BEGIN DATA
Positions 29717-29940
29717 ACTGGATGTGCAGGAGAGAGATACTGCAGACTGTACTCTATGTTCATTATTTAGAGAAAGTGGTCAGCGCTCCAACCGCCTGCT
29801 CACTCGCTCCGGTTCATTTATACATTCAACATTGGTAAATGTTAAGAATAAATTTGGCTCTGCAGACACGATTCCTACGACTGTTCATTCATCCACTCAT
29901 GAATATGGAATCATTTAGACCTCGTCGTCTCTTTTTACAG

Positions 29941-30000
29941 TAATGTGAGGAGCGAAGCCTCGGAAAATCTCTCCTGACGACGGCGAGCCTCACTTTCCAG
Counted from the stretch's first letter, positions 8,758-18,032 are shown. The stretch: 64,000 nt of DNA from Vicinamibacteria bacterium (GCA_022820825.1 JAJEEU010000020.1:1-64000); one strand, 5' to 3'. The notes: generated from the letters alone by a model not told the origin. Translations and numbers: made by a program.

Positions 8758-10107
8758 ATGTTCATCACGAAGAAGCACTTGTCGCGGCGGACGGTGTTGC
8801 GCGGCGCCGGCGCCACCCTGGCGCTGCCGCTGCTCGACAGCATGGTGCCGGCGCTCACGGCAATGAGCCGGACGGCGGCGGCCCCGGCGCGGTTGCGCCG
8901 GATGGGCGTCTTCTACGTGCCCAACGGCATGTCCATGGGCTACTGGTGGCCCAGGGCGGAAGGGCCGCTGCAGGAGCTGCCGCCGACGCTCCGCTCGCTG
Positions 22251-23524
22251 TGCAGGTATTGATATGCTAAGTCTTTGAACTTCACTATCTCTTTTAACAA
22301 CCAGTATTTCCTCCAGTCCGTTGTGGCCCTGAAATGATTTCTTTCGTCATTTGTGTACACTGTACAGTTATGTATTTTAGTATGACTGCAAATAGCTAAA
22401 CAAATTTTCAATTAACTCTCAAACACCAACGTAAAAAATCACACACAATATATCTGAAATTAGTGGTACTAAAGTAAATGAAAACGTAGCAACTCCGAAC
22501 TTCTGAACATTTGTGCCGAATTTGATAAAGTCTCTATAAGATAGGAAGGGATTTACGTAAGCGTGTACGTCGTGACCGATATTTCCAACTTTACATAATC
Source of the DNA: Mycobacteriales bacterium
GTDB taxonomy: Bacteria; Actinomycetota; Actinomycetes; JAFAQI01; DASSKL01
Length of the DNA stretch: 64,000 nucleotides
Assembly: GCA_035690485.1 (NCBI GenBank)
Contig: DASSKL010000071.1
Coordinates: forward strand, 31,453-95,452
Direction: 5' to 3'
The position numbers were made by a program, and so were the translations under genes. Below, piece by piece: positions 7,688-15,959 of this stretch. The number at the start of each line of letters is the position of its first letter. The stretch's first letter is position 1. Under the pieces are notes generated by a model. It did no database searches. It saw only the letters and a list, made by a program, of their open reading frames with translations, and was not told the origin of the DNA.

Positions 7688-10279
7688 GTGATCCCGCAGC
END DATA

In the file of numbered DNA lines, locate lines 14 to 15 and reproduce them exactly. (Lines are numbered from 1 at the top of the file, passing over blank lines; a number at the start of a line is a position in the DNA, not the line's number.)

22301 CCAGTATTTCCTCCAGTCCGTTGTGGCCCTGAAATGATTTCTTTCGTCATTTGTGTACACTGTACAGTTATGTATTTTAGTATGACTGCAAATAGCTAAA
22401 CAAATTTTCAATTAACTCTCAAACACCAACGTAAAAAATCACACACAATATATCTGAAATTAGTGGTACTAAAGTAAATGAAAACGTAGCAACTCCGAAC